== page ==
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Why I don’t have wine scores

By Posted on 1 2 m read

The wine world is filled with writers, bloggers and self-described experts tasting and writing about wine. Scores are the highlight real, the headline. Used by marketing departments the world over.

Trouble is, there’s no real consensus and whilst some writers and critics have a set way of scoring, bloggers and more casual commentators are often all over the shop. This is an oversimplification, to be certain, but one that resonates more than it’s disproved.

There’s a system out of 10, the international 20 system and countless versions of a 100-point scale. I have read reviews scold a wine for being worth “only” 89 points from one writer, whilst another will have no problem recommending a wine worth 89 points. For what it’s worth, the Australian Wine Show system, which is progressively adapting a 100-point scale, would suggest 89 points is a bronze medal, bordering silver. Not a bad result.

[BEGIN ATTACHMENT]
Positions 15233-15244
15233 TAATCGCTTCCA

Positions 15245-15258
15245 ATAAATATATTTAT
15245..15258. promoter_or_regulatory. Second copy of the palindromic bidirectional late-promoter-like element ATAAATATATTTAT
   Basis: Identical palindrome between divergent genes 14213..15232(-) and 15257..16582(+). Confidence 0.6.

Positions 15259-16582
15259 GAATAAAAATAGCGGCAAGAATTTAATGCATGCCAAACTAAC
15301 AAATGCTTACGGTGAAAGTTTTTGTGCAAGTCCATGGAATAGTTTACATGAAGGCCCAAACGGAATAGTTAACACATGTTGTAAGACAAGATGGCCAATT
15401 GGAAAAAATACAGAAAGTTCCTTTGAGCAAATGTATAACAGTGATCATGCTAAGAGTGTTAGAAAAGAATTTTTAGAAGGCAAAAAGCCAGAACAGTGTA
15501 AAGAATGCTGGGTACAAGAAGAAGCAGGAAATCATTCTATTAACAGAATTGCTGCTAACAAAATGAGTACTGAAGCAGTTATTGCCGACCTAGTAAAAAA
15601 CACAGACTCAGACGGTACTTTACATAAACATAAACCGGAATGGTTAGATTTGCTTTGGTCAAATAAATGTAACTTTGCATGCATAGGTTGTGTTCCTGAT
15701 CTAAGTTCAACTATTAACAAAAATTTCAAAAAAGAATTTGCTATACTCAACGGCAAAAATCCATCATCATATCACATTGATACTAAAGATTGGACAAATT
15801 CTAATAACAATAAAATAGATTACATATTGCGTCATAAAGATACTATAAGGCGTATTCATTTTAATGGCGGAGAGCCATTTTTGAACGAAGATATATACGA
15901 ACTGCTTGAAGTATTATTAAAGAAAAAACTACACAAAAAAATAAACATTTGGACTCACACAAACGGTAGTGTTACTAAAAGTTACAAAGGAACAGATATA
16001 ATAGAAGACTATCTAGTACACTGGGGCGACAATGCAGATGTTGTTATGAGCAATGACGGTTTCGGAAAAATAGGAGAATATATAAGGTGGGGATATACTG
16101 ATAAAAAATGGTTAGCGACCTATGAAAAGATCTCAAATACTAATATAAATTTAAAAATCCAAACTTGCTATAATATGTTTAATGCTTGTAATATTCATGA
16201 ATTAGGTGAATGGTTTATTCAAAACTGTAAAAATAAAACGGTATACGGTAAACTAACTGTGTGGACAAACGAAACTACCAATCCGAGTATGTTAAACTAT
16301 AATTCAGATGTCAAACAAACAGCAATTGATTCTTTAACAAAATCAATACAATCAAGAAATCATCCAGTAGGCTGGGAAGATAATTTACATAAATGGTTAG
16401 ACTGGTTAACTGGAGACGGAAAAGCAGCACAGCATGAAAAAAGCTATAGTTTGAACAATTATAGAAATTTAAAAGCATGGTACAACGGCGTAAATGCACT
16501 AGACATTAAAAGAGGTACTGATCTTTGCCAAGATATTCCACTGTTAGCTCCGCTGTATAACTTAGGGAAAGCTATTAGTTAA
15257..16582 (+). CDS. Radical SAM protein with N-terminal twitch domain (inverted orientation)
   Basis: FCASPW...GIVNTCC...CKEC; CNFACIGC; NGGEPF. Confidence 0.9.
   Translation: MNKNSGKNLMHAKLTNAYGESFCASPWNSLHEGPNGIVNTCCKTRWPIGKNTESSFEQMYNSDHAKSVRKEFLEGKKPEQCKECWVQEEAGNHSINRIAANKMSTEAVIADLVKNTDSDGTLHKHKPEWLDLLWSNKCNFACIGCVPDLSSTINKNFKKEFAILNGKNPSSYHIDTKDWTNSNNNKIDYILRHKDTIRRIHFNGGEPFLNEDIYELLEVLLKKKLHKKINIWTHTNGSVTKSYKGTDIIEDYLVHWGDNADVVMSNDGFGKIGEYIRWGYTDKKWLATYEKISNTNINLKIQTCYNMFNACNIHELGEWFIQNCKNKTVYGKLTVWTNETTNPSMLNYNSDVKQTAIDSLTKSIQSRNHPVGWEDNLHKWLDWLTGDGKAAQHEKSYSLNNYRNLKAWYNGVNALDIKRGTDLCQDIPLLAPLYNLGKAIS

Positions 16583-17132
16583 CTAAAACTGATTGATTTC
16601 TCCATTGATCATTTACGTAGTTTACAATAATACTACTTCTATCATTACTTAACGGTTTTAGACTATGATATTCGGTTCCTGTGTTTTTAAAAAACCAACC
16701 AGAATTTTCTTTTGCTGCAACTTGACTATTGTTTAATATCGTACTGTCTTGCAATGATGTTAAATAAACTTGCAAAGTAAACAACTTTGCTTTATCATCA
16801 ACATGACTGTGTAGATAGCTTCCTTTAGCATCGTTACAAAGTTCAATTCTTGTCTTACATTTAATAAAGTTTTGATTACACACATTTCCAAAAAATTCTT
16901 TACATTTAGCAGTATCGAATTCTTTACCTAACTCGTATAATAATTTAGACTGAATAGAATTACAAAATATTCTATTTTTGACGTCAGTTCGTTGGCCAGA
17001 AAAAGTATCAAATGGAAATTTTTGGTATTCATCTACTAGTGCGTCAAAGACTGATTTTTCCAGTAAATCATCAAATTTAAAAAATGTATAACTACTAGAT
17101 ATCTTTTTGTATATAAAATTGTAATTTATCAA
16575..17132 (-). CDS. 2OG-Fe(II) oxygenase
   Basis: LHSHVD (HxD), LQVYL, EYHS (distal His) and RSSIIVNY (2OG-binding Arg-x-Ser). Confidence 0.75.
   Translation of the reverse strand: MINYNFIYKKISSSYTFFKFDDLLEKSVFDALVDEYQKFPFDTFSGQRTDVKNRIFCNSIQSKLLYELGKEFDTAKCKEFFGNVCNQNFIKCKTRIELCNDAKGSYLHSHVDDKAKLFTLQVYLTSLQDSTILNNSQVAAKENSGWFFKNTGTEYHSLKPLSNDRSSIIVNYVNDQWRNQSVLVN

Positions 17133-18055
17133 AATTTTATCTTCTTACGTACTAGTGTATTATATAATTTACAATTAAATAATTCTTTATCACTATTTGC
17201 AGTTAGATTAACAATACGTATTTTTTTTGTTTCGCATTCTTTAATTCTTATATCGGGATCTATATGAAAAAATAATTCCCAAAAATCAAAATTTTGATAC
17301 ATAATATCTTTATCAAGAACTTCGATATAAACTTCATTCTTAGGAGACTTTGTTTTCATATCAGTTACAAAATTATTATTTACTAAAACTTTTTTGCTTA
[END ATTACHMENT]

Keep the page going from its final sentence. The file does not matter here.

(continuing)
And herein lies my problem – the lack of standardisation.

So when putting together this blog, I made a very conscious decision not to award scores for any wine. Not out of 10, not out of 20 and certainly not out of 100.

My reviews herein are simply that – my reviews. They are not judgements against anything other than what I like to drink. In such a climate, giving a rudimentary score makes no sense.

Likewise, the whole scoring system makes no sense to me. I look at a particular wine against it’s peers. What would be in my mind a 98 points wine at $30 a bottle (to use the 100-point system) is not necessarily equivalent to a 98 point wine at $200 a bottle. A 95 point Shiraz is not, by default, an inferior wine to a 97 point Nebbiolo.

But that is exactly what consumers take from scores. I don’t want my readers to draw the same inferences. They are simply not there to be made. This is not a highlight real, or a scoreboard. It’s simply my tastes.

Read my words, you’ll glean more from that than any score I could possibly give.

That sounds really snarky, but it shouldn’t. It’s more an appeal to read past the headline – there’s awesome wine to be found.

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1 Comment
  • Nick
    September 22, 2018

    Great logic, couldn’t agree more